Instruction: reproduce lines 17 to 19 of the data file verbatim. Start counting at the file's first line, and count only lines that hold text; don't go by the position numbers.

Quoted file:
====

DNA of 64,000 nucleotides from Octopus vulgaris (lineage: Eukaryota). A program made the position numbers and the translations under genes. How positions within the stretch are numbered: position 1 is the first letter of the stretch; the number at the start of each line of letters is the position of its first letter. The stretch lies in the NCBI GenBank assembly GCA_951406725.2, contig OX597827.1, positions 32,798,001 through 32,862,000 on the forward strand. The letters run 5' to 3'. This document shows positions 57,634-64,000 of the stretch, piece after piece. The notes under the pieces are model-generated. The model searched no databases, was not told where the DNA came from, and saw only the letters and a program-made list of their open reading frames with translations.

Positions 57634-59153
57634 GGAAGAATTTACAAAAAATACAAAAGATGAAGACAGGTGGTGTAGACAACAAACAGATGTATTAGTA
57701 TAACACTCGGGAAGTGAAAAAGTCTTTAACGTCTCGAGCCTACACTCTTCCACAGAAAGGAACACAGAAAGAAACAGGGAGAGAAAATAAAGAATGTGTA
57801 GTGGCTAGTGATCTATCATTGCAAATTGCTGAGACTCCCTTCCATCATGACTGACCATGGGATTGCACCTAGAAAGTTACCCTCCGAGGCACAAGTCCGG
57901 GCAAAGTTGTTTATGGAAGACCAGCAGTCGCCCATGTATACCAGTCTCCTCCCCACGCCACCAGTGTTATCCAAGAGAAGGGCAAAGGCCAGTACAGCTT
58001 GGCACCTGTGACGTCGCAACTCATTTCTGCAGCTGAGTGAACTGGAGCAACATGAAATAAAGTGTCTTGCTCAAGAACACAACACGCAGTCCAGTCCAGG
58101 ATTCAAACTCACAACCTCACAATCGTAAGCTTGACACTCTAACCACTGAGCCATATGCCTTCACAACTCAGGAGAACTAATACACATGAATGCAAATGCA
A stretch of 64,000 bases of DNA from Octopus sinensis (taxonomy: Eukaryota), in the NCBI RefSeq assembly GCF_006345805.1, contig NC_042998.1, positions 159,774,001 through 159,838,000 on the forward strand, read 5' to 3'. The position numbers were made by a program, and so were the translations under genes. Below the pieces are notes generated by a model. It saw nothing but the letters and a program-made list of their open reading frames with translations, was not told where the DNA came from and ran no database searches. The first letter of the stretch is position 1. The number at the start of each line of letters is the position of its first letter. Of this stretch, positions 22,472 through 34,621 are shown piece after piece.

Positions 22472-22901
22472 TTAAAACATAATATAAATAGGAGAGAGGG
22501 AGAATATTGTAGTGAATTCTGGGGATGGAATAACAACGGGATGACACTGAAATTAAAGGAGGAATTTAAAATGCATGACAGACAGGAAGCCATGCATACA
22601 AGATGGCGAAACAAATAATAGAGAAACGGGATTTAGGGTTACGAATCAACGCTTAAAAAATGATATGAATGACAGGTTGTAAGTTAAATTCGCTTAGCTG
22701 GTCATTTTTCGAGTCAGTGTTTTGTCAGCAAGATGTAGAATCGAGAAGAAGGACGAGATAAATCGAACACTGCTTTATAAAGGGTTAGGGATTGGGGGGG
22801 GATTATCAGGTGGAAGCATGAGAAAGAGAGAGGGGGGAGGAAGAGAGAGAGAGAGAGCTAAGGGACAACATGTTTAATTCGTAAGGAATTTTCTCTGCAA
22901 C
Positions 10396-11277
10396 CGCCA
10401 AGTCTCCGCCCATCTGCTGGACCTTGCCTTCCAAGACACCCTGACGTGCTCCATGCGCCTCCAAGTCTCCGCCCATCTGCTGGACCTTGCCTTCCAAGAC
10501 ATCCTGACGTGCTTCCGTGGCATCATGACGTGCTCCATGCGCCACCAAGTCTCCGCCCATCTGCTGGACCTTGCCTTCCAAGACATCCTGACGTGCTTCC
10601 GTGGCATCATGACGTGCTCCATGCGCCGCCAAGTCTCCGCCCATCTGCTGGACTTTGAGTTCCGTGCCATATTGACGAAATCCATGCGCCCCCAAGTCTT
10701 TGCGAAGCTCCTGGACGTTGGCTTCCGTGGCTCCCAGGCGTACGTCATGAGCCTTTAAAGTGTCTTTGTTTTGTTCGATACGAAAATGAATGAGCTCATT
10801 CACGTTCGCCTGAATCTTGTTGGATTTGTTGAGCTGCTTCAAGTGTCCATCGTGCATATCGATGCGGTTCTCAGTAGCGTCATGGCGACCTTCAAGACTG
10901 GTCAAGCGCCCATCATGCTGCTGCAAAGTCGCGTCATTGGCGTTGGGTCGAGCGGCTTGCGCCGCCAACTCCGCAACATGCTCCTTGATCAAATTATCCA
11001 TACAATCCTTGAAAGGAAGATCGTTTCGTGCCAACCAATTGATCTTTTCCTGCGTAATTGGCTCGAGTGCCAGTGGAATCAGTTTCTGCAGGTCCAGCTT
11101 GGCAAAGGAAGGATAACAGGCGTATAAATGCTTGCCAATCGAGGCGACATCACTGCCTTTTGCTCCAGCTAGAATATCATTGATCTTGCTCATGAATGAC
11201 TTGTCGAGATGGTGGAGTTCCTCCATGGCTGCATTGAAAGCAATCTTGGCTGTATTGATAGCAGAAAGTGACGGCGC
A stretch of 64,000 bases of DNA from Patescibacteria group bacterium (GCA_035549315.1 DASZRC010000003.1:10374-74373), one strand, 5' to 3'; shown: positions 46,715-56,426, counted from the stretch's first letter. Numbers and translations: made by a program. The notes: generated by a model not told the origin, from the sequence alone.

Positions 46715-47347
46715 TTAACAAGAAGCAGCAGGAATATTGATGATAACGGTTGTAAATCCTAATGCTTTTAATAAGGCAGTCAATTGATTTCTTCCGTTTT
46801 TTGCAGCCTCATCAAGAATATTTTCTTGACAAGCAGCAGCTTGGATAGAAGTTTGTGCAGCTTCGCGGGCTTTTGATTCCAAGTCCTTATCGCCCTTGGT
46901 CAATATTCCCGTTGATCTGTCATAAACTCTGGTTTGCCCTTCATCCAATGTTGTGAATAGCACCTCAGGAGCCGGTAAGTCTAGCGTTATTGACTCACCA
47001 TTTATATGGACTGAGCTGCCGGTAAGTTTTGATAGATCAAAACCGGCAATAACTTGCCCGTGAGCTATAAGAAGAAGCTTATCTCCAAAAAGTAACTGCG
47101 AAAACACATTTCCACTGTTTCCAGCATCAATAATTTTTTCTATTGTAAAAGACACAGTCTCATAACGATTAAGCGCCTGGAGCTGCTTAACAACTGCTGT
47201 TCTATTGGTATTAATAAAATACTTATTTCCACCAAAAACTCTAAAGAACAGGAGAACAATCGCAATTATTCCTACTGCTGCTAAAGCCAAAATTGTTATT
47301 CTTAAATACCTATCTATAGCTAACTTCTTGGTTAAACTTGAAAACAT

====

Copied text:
Positions 10396-11277
10396 CGCCA
10401 AGTCTCCGCCCATCTGCTGGACCTTGCCTTCCAAGACACCCTGACGTGCTCCATGCGCCTCCAAGTCTCCGCCCATCTGCTGGACCTTGCCTTCCAAGAC